I may have been, or am, doth rest between
Heaven and myself. -I shall not choose a mortal
To be my mediator. Have I sinn'd
Against your ordinances? prove and punish!!

Abbot. My son! I did not speak of punishment,
But penitence and pardon; — with thyself

[Thus far the text stands as originally penned: we subjoin the sequel of the scene as given in the first MS.:

"Abbot. Then, hear and tremble! For the headstrong Who in the mail of innate hardihood [wretch

Would shield himself, and battle for his sins,

Which are forbidden to the search of man ;
That with the dwellers of the dark abodes,
The many evil and unheavenly spirits
Which walk the valley of the shade of death,
Thou communest. I know that with mankind,
Thy fellows in creation, thou dost rarely
Exchange thy thoughts, and that thy solitude
Is as an anchorite's, were it but holy.

Man. And what are they who do avouch these

Abbot. My pious brethren-the scared peasantry-
Even thy own vassals-who do look on thee
With most unquiet eyes. Thy life's in peril.

Man. Take it.

All this is well;
For this will pass away, and be succeeded
I come to save, and not destroy- By an auspicious hope, which shall look up
I would not pry into thy secret soul;
With calm assurance to that blessed place,
But if these things be sooth, there still is time
Which all who seek may win, whatever be
For penitence and pity: reconcile thee [heaven. Their earthly errors, so they be atoned:
With the true church, and through the church to And the commencement of atonement is
The sense of its necessity. Say on-
And all our church can teach thee shall be taught;
And all we can absolve thee shall be pardon'd.

Man. When Rome's sixth emperor 2 was near his

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[MANFRED opens the casket, strikes a light, and
burns some incense.

Ho! Ashtaroth!

The DEMON ASHTAROTH appears, singing as follows:
The raven sits

On the raven-stone,

And his black wing flits

O'er the milk.white bone;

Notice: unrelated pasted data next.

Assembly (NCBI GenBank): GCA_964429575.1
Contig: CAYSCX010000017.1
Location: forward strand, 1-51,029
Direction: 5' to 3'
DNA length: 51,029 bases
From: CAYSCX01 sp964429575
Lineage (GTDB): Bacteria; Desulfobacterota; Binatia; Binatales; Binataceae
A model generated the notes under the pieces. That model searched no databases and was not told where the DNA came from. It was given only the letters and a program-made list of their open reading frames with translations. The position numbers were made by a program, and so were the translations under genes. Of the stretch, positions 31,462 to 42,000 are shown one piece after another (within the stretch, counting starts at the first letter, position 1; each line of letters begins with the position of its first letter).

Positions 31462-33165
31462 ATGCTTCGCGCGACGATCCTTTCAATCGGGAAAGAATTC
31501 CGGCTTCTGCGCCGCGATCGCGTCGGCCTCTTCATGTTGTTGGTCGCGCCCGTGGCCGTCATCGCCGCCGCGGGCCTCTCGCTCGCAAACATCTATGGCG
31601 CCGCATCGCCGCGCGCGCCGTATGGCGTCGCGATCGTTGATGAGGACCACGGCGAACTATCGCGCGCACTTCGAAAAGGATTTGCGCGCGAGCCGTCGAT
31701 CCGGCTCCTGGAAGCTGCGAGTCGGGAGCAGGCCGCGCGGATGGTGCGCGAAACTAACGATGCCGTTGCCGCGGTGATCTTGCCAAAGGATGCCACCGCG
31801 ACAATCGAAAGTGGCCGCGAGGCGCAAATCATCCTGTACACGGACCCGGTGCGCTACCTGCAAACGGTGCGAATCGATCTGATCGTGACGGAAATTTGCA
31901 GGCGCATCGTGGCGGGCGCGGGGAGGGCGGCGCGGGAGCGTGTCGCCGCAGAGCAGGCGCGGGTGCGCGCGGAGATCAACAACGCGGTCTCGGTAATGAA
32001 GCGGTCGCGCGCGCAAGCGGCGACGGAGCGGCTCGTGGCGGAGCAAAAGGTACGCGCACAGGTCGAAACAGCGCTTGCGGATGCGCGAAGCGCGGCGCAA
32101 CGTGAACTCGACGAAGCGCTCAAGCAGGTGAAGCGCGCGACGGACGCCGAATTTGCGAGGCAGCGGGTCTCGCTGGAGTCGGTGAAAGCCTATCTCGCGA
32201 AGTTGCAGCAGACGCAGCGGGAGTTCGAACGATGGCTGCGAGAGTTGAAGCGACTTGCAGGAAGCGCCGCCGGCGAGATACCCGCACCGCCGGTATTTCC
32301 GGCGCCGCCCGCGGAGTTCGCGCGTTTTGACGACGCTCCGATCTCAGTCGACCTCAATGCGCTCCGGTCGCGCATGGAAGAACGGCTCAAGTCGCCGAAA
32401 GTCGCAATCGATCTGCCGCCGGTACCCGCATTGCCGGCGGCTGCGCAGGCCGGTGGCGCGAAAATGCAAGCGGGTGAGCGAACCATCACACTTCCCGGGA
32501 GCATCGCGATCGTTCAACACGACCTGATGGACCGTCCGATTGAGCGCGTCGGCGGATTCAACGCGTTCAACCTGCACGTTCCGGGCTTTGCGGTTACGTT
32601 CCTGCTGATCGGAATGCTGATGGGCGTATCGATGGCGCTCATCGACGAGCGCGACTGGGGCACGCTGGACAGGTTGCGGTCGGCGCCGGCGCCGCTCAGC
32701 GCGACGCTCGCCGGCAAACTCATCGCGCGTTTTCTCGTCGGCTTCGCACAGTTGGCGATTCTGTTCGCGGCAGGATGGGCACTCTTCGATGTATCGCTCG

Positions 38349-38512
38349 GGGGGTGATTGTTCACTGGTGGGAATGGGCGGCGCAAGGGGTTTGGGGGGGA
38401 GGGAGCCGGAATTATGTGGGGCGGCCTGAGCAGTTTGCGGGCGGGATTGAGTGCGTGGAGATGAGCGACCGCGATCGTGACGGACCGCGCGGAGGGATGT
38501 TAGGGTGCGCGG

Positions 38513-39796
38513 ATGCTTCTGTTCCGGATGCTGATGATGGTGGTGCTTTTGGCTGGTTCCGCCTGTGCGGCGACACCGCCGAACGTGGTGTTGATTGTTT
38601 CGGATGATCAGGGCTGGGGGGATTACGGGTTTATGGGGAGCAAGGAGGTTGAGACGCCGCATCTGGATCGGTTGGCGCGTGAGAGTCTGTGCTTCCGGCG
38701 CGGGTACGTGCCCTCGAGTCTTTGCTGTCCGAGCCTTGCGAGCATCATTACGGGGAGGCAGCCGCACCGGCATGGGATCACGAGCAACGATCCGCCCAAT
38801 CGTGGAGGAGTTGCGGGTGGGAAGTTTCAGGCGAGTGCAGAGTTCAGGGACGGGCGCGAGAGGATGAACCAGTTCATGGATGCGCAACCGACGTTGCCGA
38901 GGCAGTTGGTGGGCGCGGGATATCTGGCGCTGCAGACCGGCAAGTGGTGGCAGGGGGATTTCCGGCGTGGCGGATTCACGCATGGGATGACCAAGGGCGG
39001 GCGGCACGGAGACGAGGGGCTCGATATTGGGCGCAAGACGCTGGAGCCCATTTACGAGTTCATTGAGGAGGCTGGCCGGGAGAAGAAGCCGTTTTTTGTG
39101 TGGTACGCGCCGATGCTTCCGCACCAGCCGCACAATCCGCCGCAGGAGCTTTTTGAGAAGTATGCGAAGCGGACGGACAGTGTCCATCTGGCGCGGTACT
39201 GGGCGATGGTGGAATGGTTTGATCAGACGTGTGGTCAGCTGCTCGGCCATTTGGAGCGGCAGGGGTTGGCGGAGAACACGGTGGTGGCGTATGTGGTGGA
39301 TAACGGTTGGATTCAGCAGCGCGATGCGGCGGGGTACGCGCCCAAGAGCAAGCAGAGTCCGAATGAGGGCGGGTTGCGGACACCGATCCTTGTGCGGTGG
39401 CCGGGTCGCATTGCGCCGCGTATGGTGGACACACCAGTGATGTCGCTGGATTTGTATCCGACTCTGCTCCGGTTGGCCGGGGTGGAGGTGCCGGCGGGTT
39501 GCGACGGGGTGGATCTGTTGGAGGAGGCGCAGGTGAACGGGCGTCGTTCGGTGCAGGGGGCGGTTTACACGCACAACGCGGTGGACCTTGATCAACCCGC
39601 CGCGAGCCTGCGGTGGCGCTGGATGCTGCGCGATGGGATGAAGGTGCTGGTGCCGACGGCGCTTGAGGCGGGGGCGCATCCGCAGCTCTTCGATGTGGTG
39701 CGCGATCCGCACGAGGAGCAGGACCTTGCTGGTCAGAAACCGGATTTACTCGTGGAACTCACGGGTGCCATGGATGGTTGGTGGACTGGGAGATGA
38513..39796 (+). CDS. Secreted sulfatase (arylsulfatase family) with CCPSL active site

To and fro, as the night-winds blow,
The carcass of the assassin swings;
And there alone, on the raven-stone,
The raven flaps his dusky wings.
The fetters creak - and his ebon beak

Croaks to the close of the hollow sound;

And this is the tune, by the light of the moon,
To which the witches dance their round —
Merrily, merrily, cheerily, cheerily,

Merrily, speeds the ball:

The dead in their shrouds, and the demons in clouds,
Flock to the witches' carnival.

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"Raven-stone (Rabenstein), a translation of the German word for the gibbet, which in Germany and Switzerland is permanent, and made of stone."

The choice of such remains-and for the last,
Our institutions and our strong belief

Have given me power to smooth the path from sin
To higher hope and better thoughts; the first
I leave to heaven, - -" Vengeance is mine alone!'
So saith the Lord, and with all humbleness
His servant echoes back the awful word.

Man. Old man! there is no power in holy men,
Nor charm in prayer-nor purifying form
Of penitence- -nor outward look-nor fast-
Nor agony-nor, greater than all these,
The innate tortures of that deep despair,
Which is remorse without the fear of hell,
But all in all sufficient to itself

Would make a hell of heaven-can exorcise
From out the unbounded spirit, the quick sense
Of its own sins, wrongs, sufferance, and revenge
Upon itself; there is no future pang

Can deal that justice on the self-condemn'd
He deals on his own soul.

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The victim of a self-inflicted wound,
To shun the torments of a public death 9



Abbot. I fear thee not-hence
Avaunt thee, evil one! - help, ho! without there!
Man. Convey this man to the Shreckhorn to its peak -
To its extremest peak-watch with him there
From now till sunrise; let him gaze, and know
He ne'er again will be so near to heaven.

But harm him not; and, when the morrow breaks,
Set him down safe in his cell-away with him!
Ash. Had I not better bring his brethren too,
Convent and all, to bear him company?